If I want to use rinse water at 20C I have sometimes stored cold water a day or two in a 20 liter plastic container to get the room temperature 20C. I have then used the Ilford rinse method, which is very quick. But I most time use running cold water in my sink, as I have not the time to use the Ilford rinse method.

To first time developer, like the OP, I think it is easier to use cold water than trying unsuccesfully to have constant 20C water from your sink taps!
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Old 10-12-2019   #36
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I don't think it's reticulation. I have never seen it in person, but examples on the internet look different and it's said that it's hard to get reticulation with modern films. Certainly a few degrees difference in wash temperature don't harm the film, or what would happen if one developes Film in a very warm or cold room and the first 20°C bath hits the film? Nobody ever warns of that, because it's not an issue. This looks like as fixing or fogging, perhaps compounded by bad scanning technique, and excessive image compression.
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Old 10-12-2019   #37
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Originally Posted by jim_jm View Post
XTOL will work fine with your film, same as HC110, D-76 and a number of other developers from Kodak and other manufacturers.
Your BIGGEST problem is the film processing was done incorrectly. Your film was also possibly fogged.

Don't even try to think about troubleshooting scanning issues until you process the film correctly.
I'm 99.9% with jim_jm on this one. Old film, fogged from age or badly stored. Likely ISO 400 or faster. In my house the fast emulsions fog almost overnight.

Also looks overexposed or maybe overdeveloped. Or both.

Where did anyone see signs of reticulation or too little fixing? Unlikely it's the former, it could be the latter, but in my 50 years of darkroom life, I've not seen any of this before.

The OP's technique needs careful examining and improving in all ways - buying film, shooting, processing, scanning.

Do a small test if you like. Buy a roll of fresh film, 36 exposures. Shoot it as you usually do.

In the darkroom, take a length of about a third of the film. Process normally in Xtol, D76, ID11, whichever. Fix the full time. Evaluate.

Now take a second length of about a third. Process for twice the normal time. ix the full time. Evaluate.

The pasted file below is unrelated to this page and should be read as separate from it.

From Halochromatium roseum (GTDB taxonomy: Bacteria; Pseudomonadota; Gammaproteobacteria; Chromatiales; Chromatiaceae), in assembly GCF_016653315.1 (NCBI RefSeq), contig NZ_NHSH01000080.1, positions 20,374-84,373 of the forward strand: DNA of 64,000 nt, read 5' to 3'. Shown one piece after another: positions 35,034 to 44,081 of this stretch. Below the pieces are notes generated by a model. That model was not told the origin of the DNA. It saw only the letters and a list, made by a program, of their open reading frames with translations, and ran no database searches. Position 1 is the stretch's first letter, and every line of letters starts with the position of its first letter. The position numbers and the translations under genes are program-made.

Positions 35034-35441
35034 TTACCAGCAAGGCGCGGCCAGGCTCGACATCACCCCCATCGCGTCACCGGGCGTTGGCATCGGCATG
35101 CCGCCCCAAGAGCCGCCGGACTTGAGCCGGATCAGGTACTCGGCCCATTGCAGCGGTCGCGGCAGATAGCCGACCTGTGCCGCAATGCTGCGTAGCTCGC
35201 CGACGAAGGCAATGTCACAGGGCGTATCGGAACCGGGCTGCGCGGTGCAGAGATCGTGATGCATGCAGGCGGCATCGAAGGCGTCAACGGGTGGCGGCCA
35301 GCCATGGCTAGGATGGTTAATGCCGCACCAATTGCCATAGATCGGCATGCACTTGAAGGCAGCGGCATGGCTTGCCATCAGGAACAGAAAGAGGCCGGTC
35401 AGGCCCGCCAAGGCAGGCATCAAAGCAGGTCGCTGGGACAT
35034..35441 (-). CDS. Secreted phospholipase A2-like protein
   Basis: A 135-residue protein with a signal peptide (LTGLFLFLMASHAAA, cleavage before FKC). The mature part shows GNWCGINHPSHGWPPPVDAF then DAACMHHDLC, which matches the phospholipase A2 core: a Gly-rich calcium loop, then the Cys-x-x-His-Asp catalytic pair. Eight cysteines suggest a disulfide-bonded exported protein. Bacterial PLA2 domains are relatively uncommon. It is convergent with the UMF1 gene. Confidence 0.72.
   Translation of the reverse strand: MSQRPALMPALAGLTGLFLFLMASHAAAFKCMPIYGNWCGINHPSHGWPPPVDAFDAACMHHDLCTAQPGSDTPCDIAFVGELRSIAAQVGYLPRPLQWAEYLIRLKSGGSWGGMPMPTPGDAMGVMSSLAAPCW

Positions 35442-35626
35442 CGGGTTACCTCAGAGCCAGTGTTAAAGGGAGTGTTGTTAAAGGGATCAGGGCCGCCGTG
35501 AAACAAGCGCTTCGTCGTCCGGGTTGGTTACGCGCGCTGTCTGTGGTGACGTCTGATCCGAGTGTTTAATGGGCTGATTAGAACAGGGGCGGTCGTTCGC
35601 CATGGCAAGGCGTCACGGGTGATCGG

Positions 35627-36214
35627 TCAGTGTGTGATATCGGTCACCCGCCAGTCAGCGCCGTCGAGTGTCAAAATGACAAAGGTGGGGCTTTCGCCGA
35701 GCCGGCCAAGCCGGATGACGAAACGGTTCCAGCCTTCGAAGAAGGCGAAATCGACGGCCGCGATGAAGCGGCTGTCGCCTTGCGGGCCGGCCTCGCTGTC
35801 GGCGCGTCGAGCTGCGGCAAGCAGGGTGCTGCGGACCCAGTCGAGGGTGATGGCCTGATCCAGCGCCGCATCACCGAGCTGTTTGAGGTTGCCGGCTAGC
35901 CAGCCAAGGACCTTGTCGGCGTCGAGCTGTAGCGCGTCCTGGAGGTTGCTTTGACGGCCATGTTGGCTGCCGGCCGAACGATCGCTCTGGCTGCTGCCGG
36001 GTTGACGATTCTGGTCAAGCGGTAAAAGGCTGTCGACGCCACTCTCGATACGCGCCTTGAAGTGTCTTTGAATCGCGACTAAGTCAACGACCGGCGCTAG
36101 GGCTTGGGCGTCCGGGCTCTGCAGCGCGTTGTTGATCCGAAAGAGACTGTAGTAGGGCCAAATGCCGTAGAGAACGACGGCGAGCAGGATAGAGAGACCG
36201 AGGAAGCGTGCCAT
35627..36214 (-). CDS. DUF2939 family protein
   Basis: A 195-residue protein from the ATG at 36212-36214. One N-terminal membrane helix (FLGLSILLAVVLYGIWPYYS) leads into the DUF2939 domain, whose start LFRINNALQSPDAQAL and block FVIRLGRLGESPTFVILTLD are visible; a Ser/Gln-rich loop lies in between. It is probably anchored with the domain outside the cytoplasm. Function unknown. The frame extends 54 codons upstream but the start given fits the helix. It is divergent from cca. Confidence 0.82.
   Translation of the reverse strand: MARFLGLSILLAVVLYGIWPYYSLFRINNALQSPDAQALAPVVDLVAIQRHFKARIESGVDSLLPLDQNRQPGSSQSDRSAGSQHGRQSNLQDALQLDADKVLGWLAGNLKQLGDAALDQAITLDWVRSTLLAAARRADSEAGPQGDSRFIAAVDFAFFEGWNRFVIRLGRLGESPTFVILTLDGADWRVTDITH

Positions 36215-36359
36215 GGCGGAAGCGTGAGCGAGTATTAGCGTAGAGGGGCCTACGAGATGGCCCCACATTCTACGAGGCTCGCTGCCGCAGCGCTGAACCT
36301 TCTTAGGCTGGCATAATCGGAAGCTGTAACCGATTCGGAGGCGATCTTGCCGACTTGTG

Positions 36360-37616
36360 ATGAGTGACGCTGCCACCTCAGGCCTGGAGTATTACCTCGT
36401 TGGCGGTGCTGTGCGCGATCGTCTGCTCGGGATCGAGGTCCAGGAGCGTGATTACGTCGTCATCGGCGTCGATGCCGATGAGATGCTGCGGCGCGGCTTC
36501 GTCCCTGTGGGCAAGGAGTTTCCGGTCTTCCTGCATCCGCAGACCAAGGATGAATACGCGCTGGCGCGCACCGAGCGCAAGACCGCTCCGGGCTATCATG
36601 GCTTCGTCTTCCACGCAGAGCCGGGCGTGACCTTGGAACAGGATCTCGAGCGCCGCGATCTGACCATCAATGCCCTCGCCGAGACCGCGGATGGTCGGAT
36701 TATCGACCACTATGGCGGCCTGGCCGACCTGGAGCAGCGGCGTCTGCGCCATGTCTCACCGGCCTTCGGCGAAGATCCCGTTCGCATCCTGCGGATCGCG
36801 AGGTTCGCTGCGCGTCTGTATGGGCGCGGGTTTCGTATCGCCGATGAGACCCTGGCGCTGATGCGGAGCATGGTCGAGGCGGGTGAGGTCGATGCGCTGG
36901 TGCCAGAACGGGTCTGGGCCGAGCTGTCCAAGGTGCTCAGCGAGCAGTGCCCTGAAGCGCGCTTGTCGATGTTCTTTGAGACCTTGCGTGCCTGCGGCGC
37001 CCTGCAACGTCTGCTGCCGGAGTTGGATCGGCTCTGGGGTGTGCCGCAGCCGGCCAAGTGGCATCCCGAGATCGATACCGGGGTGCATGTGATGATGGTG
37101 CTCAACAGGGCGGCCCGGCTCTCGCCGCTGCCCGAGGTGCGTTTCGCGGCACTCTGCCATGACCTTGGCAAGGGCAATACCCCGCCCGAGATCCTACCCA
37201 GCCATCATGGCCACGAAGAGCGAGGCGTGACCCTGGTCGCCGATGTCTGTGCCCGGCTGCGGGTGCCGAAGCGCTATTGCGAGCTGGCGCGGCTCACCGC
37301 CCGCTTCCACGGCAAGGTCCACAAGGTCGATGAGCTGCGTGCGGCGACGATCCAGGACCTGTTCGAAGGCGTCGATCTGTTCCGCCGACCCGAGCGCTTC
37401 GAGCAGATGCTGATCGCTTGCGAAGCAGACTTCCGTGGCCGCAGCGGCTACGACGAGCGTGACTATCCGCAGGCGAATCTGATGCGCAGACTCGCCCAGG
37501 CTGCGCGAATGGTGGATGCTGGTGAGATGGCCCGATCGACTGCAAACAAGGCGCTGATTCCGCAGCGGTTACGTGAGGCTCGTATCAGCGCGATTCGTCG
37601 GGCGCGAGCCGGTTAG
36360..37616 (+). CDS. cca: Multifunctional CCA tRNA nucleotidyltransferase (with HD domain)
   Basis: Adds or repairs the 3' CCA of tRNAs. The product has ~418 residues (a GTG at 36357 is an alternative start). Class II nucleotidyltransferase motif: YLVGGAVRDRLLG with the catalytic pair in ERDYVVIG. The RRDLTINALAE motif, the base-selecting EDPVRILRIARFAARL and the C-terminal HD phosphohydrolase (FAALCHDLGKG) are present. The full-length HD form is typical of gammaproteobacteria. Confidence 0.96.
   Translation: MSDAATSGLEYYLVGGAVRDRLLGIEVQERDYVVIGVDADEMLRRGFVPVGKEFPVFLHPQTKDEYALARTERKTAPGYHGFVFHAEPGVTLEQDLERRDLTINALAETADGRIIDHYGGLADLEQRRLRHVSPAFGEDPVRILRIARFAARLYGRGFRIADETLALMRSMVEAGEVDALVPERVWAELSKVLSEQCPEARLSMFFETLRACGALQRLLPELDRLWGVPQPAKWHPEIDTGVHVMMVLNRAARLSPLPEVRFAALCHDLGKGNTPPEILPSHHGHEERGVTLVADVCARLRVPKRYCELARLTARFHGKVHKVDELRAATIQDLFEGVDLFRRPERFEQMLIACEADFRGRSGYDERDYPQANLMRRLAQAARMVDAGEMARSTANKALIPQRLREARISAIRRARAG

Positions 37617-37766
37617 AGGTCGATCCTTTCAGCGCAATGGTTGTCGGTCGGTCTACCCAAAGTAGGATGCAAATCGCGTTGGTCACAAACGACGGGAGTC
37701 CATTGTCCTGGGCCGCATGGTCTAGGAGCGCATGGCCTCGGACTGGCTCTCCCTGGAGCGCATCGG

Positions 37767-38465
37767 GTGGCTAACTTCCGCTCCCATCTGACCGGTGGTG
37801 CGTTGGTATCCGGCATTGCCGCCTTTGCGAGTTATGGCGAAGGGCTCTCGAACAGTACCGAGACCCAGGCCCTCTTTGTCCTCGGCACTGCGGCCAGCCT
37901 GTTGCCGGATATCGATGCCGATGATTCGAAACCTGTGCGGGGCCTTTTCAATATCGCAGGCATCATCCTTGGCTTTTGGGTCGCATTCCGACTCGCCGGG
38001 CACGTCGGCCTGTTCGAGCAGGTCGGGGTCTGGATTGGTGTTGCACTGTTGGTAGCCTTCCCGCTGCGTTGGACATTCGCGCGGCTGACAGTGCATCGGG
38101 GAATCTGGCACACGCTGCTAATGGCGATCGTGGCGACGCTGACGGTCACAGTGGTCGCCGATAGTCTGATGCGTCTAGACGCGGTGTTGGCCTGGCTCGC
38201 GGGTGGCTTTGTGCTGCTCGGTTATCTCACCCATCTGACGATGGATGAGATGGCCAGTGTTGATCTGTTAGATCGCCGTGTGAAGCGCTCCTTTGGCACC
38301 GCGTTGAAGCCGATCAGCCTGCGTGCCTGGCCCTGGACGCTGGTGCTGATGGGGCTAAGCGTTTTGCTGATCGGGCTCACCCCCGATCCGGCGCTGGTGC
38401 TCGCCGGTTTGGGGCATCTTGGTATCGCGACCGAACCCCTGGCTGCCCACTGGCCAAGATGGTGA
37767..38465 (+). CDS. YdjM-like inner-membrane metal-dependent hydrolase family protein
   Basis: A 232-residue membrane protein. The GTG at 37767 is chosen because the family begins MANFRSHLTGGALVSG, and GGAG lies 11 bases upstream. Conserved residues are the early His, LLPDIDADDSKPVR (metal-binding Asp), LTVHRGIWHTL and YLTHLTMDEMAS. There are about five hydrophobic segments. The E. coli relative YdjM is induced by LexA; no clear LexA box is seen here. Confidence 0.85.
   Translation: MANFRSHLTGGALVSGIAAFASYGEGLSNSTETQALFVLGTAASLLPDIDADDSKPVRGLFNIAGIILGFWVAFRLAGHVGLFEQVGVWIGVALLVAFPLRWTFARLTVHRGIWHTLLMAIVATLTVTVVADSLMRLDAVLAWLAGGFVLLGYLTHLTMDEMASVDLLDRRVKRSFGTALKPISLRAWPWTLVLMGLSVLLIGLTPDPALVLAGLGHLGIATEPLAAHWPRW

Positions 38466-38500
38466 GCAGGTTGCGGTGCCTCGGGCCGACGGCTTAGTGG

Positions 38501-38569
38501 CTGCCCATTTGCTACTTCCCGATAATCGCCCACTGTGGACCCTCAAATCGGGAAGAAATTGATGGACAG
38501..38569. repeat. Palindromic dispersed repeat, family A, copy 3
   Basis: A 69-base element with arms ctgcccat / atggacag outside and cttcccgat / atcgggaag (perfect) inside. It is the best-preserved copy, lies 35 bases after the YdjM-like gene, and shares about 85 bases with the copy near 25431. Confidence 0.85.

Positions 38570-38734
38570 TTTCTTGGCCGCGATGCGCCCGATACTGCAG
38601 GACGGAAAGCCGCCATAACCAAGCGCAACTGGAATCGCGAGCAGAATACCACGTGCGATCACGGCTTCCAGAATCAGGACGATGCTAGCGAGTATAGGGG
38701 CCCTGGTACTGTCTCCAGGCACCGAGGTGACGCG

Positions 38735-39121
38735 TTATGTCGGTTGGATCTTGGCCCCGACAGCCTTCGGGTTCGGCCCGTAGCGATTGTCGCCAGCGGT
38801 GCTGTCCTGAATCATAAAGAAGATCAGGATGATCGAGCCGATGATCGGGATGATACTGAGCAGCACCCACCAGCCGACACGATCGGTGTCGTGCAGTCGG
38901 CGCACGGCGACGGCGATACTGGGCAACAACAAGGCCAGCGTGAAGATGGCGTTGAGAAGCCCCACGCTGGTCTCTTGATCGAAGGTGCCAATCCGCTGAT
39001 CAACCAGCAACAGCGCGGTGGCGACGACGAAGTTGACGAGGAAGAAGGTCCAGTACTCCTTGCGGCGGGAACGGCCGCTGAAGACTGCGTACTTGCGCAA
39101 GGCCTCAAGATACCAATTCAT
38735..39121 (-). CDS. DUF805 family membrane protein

Finally, take the third (last) length. Process normally. Fix for a third of the full time. Evaluate.

The results may reveal everything to you. If not, get back to us, please, and post another image of the new results.

Tedious, maybe yes. But as the old saying goes, "if at first you don't succeed, you're batting about average".

Best!

Let us know how it turns out.
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Old 10-12-2019   #38
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I don't think it's reticulation. I have never seen it in person, but examples on the internet look different and it's said that it's hard to get reticulation with modern films. Certainly a few degrees difference in wash temperature don't harm the film, or what would happen if one developes Film in a very warm or cold room and the first 20°C bath hits the film? Nobody ever warns of that, because it's not an issue. This looks like as fixing or fogging, perhaps compounded by bad scanning technique, and excessive image compression.
My understanding is that temperature difference between ambient air and the first bath is not an issue because the emulsion is not yet wet. Reticulation is a risk when a wet emulsion is exposed to significant changes in temperature.

I control temperature very carefully to avoid this risk. This is one reason why I usually don't develop from mid-July to mid-September, when the cold water coming out of my tap is often between 75 and 78 F.
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Old 10-12-2019   #39
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Originally Posted by fky463 View Post
THIS IS HOW NEGATIVE LOOKS - https://imgur.com/a/oUiW8pO
You have serious problems with your technique or your film. This is not a scanner issue, a computer issue, reticulation, or anything else like that. Your negatives look horrendous - frankly my guess is you are using old expired film found in a barn or something and has massive amounts of fog, as that pic shows exactly what I've seen from film stored in those conditions. Or they were grossly under fixed.
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Old 10-13-2019   #40
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Hasn't it been established already that the films were most likely under-fixed? I think we should just let the OP fix (pun not intended) this problem first and then re-examine what else he can change to further improve his workflow.